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A comparison of fluoroquinolones versus other antibiotics for treating enteric fever: meta-analysis.

Thaver, D; Zaidi, AK; Critchley, J; Azmatullah, A; Madni, SA; Bhutta, ZA (2009) A comparison of fluoroquinolones versus other antibiotics for treating enteric fever: meta-analysis. BRITISH MEDICAL JOURNAL, 338 (b1865). ISSN 1756-1833
SGUL Authors: Critchley, Julia

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OBJECTIVES: To review evidence supporting use of fluoroquinolones as first line agents over other antibiotics for treating typhoid and paratyphoid fever (enteric fever). DESIGN: Meta-analysis of randomised controlled trials. DATA SOURCES: Cochrane Infectious Diseases Group specialised register, CENTRAL (issue 4, 2007), Medline (1966-2007), Embase (1974-2007), LILACS (1982-2007), selected conferences, reference lists, and ongoing trial register (November 2007). Review methods Trials comparing fluoroquinolones with chloramphenicol, cephalosporins, or azithromycin in culture-proven enteric fever were included. Two reviewers extracted data and assessed methodological quality. Odds ratios with 95% confidence intervals were estimated. Trials recruiting over 60% children were analysed separately from trials on adults. Primary outcomes studied were clinical failure, microbiological failure, and relapse. RESULTS: Twenty trials were included. Trials were small and often of limited methodological quality. Only 10 trials concealed allocation and only three were blinded. In trials on adults, fluoroquinolones were not significantly different from chloramphenicol for clinical failure (594 participants) or microbiological failure (n=378), but reduced clinical relapse (odds ratio 0.14 (95% confidence interval 0.04 to 0.50), n=467, 6 trials). Azithromycin and fluoroquinolones were comparable (n=152, 2 trials). Compared with ceftriaxone, fluoroquinolones reduced clinical failure (0.08 (0.01 to 0.45), n=120, 3 trials) but not microbiological failure or relapse. Compared with cefixime, fluoroquinolones reduced clinical failure (0.05 (0.01 to 0.24), n=238, 2 trials) and relapse (0.18 (0.03 to 0.91), n=218, 2 trials). In trials on children infected with nalidixic acid resistant strains, older fluoroquinolones (ofloxacin) produced more clinical failures than azithromycin (2.67 (1.16 to 6.11), n=125, 1 trial), but there were no differences with newer fluoroquinolones (gatifloxacin, n=285, 1 trial). Fluoroquinolones and cefixime were not significantly different (n=82, 1 trial). CONCLUSIONS: In adults, fluoroquinolones may be better than chloramphenicol for preventing clinical relapse. Data were limited for other comparisons, particularly for children.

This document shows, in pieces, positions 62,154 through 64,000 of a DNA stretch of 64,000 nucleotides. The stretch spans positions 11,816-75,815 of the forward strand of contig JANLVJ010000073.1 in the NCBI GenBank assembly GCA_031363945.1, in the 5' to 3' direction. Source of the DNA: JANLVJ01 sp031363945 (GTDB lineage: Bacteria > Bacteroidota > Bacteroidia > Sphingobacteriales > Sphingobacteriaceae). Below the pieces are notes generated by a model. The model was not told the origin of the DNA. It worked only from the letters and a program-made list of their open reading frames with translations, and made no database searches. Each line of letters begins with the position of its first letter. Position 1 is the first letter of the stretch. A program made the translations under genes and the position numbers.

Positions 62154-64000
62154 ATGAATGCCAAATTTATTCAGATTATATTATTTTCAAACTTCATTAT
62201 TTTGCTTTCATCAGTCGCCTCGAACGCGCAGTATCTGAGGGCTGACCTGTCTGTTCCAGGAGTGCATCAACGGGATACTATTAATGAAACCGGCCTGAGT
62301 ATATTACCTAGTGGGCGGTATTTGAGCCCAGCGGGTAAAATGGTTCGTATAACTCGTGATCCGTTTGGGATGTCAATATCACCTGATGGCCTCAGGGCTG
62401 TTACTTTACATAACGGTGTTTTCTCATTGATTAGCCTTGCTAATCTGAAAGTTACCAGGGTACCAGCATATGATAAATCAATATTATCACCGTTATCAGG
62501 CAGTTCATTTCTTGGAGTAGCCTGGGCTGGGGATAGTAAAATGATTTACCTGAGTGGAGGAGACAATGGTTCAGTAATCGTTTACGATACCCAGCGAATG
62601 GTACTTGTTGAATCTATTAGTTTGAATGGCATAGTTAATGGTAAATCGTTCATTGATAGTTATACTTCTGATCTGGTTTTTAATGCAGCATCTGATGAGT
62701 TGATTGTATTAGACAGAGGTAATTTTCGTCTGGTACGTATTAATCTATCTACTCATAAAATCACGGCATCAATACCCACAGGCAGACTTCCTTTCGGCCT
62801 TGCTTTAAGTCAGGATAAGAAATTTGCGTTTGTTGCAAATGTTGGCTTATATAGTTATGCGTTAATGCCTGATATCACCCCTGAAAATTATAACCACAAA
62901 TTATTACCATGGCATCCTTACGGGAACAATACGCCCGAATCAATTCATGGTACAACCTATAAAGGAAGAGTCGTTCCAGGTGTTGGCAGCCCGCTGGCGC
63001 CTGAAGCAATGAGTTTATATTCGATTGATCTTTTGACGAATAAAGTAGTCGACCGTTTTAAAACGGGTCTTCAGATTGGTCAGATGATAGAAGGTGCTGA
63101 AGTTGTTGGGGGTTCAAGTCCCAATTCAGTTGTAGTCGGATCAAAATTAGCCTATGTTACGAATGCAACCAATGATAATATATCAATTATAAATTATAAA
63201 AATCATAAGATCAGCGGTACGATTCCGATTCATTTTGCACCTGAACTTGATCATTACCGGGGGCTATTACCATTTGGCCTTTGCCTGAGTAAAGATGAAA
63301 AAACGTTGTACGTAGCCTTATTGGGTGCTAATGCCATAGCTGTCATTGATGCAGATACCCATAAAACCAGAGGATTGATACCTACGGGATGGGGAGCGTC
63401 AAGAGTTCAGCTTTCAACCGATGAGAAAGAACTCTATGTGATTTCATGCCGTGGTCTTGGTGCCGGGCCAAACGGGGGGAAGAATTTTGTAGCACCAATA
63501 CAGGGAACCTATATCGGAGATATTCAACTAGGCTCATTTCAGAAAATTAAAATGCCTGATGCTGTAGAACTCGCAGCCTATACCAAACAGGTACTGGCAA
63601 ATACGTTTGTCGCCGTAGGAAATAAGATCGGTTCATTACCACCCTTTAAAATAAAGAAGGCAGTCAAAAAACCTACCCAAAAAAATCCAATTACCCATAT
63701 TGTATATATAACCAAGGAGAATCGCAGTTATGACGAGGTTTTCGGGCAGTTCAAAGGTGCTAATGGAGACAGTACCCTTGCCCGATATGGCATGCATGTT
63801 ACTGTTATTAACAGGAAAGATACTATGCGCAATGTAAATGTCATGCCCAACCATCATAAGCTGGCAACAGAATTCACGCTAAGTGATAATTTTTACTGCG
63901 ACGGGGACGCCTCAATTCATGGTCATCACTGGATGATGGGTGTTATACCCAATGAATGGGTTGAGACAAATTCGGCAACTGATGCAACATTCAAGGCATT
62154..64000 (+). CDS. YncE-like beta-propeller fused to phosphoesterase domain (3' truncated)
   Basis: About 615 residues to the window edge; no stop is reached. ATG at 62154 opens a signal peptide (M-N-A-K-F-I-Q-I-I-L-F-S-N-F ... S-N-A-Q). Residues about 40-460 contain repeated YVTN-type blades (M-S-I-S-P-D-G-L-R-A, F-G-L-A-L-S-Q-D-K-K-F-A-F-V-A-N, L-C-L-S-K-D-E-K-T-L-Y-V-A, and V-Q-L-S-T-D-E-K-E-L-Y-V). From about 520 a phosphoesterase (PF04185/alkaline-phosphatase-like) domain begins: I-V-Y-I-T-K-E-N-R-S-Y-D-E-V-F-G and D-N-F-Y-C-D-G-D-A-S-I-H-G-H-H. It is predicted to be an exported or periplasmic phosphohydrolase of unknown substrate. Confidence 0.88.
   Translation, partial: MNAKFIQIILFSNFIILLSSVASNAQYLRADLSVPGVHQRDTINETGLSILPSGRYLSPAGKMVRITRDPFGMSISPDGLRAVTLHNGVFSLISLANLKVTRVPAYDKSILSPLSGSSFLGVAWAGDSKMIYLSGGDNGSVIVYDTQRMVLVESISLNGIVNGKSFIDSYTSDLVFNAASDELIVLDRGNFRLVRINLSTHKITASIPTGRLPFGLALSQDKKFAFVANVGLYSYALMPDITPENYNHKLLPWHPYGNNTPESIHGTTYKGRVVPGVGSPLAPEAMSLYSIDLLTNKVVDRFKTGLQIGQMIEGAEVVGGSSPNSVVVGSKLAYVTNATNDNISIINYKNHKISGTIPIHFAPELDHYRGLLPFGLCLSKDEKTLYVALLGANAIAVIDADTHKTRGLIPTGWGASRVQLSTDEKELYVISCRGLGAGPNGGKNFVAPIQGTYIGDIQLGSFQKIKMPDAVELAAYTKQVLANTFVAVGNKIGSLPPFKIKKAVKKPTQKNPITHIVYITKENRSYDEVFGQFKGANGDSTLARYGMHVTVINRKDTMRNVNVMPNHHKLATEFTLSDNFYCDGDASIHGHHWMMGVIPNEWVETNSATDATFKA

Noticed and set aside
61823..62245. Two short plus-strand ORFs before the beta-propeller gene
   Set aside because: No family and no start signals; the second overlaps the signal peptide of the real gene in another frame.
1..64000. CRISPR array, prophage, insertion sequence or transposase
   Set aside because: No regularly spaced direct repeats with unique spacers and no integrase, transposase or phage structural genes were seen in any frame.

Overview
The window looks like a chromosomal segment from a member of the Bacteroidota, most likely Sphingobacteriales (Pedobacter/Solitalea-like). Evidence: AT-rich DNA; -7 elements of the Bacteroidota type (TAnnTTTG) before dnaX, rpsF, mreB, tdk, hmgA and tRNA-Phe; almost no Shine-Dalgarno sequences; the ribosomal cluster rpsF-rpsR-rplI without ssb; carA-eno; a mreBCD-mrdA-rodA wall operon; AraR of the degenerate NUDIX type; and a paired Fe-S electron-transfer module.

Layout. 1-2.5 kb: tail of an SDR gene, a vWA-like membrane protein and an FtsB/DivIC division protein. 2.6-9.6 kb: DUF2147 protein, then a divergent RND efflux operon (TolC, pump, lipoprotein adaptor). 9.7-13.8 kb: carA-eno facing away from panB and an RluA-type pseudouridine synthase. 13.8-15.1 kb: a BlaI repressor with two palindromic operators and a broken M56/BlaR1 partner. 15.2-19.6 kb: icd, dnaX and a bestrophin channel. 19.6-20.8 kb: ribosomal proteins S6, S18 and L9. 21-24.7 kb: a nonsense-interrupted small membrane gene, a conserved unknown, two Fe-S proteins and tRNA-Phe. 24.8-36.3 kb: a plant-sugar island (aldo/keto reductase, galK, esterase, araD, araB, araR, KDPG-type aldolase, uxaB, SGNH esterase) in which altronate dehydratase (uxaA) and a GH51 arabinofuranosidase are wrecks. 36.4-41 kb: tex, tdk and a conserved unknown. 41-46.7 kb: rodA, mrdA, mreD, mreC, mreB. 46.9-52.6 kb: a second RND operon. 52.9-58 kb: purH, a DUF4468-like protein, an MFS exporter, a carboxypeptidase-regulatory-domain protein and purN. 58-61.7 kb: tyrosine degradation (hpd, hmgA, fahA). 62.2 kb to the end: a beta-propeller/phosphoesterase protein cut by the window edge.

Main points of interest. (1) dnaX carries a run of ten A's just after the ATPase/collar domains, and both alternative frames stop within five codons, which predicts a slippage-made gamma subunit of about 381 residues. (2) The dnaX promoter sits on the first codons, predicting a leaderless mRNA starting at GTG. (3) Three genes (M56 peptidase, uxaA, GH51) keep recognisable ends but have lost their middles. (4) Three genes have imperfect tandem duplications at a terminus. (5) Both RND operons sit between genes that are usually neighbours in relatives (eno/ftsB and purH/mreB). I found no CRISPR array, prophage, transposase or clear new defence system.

Item Type: Article
Additional Information: PubMed ID: 19493939 © Thaver et al 2009. This is an open-access article distributed under the terms of the Creative Commons Attribution Non-commercial License, which permits unrestricted use, distribution, and reproduction in any medium, provided the original work is properly cited.
Keywords: Adult, Anti-Bacterial Agents, Child, Child, Preschool, Fluoroquinolones, Humans, Infant, Randomized Controlled Trials as Topic, Typhoid Fever, Science & Technology, Life Sciences & Biomedicine, Medicine, General & Internal, General & Internal Medicine, UNCOMPLICATED TYPHOID-FEVER, RANDOMIZED CONTROLLED-TRIAL, RESISTANT SALMONELLA-TYPHI, LEVEL CIPROFLOXACIN RESISTANCE, ANTIMICROBIAL DRUG-RESISTANCE, SEROTYPE PARATYPHI-A, MULTIDRUG-RESISTANT, SEROVAR TYPHI, DECREASED SUSCEPTIBILITY, TREATMENT FAILURE
SGUL Research Institute / Research Centre: Academic Structure > Population Health Research Institute (INPH)
Journal or Publication Title: BRITISH MEDICAL JOURNAL
ISSN: 1756-1833
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3 June 2009Published
Web of Science ID: WOS:000266726300004
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